Today was a really typical day with no excitement but a pretty good feeling of accomplishment at crossing things off my List. I basically worked on two things. The first was performing QA (quality assurance) on several curatorial log books that we've sent for scanning. Each one comes back in both JPG and PDF formats and I have to look at both for the QA. Not every single page, but enough to know the scans are up to snuff. You might wonder why I have to look at both formats. That's because when we first started scanning books the jpegs came back in whatever lovely color they actually had, but the PDFs inexplicably were in grayscale. I don't know that we ever figured out how or why, and they were fixed, but now I look at both. By the way, these books will eventually be uploaded to the Internet Archive. In my spare time.

The other project of the day had to do with a new book published by the Borden Institute, the publishing arm of the Army Medical Department and School. It's called War Surgery in Afghanistan and Iraq: a Series of Cases 2003-2007. We received a couple of discs of the pictures used in the book and while waiting for huge PDFs of the books I talked about above to load, I matched the loosely identified images from the discs to the ones in the book. I'm making a spreadsheet of captions for all of the pictures that will be uploaded, along with the images, into our (still internal) database as part of our Medical Illustration Service Library.

What I find compelling about this book, aside from the miracles the docs over there are working on our soldiers, is that it's fulfilling a mission much like the Medical and Surgical History of the War of the Rebellion did at the time of the Civil War; it's a valuable teaching tool. As Dr. David Lounsbury, one of the three authors, said in an interview with the International Herald Tribune, "The average Joe Surgeon, civilian or military, has never seen this stuff... "It's a shocking, heart-stopping, eye-opening kind of thing. And they need to see this on the plane before they get there, because there's a learning curve to this."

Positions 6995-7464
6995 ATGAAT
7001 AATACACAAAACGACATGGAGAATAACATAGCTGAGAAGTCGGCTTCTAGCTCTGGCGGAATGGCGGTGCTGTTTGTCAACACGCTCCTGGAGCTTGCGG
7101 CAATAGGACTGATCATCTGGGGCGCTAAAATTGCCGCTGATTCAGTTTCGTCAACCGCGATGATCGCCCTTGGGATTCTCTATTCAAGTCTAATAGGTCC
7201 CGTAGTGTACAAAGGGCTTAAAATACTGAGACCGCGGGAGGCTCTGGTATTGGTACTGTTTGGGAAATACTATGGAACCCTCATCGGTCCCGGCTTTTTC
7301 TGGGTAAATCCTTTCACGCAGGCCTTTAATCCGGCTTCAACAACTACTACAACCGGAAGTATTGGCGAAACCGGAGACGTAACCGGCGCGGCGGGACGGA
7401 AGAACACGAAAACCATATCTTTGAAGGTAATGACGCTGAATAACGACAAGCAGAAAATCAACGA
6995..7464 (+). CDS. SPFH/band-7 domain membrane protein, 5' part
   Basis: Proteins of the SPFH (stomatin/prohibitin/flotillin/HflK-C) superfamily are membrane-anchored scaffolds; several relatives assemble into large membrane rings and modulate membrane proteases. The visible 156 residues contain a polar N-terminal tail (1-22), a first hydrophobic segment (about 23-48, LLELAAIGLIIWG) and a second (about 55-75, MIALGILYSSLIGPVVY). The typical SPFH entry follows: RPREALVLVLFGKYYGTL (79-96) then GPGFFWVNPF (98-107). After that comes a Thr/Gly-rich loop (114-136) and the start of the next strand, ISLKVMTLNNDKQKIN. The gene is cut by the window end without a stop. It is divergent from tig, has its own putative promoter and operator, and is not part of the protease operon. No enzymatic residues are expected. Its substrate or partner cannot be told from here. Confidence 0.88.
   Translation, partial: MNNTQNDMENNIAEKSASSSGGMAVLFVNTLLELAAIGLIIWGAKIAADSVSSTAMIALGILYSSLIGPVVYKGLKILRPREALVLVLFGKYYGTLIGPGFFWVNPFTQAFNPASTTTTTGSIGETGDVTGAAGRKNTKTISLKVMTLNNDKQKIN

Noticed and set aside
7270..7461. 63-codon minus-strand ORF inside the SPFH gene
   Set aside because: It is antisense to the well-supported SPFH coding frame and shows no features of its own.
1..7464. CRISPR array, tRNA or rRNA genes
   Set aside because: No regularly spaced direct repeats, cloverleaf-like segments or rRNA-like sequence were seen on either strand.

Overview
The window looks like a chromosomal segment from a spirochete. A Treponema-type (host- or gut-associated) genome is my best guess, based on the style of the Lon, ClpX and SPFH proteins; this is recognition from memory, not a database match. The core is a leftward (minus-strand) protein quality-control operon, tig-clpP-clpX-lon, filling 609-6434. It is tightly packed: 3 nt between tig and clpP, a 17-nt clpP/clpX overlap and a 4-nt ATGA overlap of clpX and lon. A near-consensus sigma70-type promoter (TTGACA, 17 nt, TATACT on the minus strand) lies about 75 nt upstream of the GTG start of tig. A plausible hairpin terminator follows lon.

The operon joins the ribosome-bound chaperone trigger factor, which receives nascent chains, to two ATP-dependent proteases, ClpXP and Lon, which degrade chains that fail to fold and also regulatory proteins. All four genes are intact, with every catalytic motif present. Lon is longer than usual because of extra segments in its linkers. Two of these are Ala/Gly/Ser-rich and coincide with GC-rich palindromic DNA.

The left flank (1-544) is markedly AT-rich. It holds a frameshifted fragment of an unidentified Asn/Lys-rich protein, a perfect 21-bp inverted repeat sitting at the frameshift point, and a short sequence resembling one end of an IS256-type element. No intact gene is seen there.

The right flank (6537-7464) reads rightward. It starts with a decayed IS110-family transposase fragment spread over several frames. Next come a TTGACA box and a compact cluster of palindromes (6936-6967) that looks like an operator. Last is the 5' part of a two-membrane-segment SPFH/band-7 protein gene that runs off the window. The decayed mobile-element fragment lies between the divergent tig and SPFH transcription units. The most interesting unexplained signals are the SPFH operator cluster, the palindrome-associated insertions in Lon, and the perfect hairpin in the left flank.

Tuesday, October 28, 2008

The project from the dark side

is finally done. What an extended, painful experience, getting the Gillette Receipt book photographed, photoshopped (oh, about 3 times) and pdf'ed. It's awaiting your viewing pleasure on the Internet Archive. Let's just say it was a learning experience.

Tuesday, October 21, 2008

Virtual museums

We came across a 2006 article from the NY Times yesterday that I thought vastly interesting, about how 75% of all visitors to the Metropolitan Museum of Art never cross the threshold. My first thought was "the admission fee!" but as you'll see, I misinterpreted this statement. I'm so used to free admission to great museums in Washington that I was taken aback on my first visit to the Met, seeing it was going to cost me $20 to get in. Worth it, of course, but a bit of culture shock (good pun, no?).

No, what the article meant was the Met has, as of 2006, 15 million visitors a year to its website, a huge number compared to the 4.5 million people who pay 20 bucks a pop. I understand the $20 is a suggested amount but, as one who works in a museum and has something of an understanding of what makes it go, I feel pretty guilty strolling in free.

It's this same kind of attempt to raise awareness of our museum that drives Mike and me and other staff to post samples of our stuff to our Flickr accounts (and hope, wish, hope for a Commons account), to the Internet Archive and to this blog. We have pretty cool things, just like the Met, that we want to share with everyone. No sense hiding our light under a basket, is there? We'd love to have the same kind of presence the Met has, and to see the same kind of numbers hitting our sites.

Wednesday, March 19, 2008

Internet Archive (

As you know, we've been uploading books that we've digitized to the Internet Archive's collection of about 350,000 books. Today had an article about the Archive, describing the page-by-tedious-page scanning that's being done there. It's nice to know that even the Big Boys are doing it a page at a time.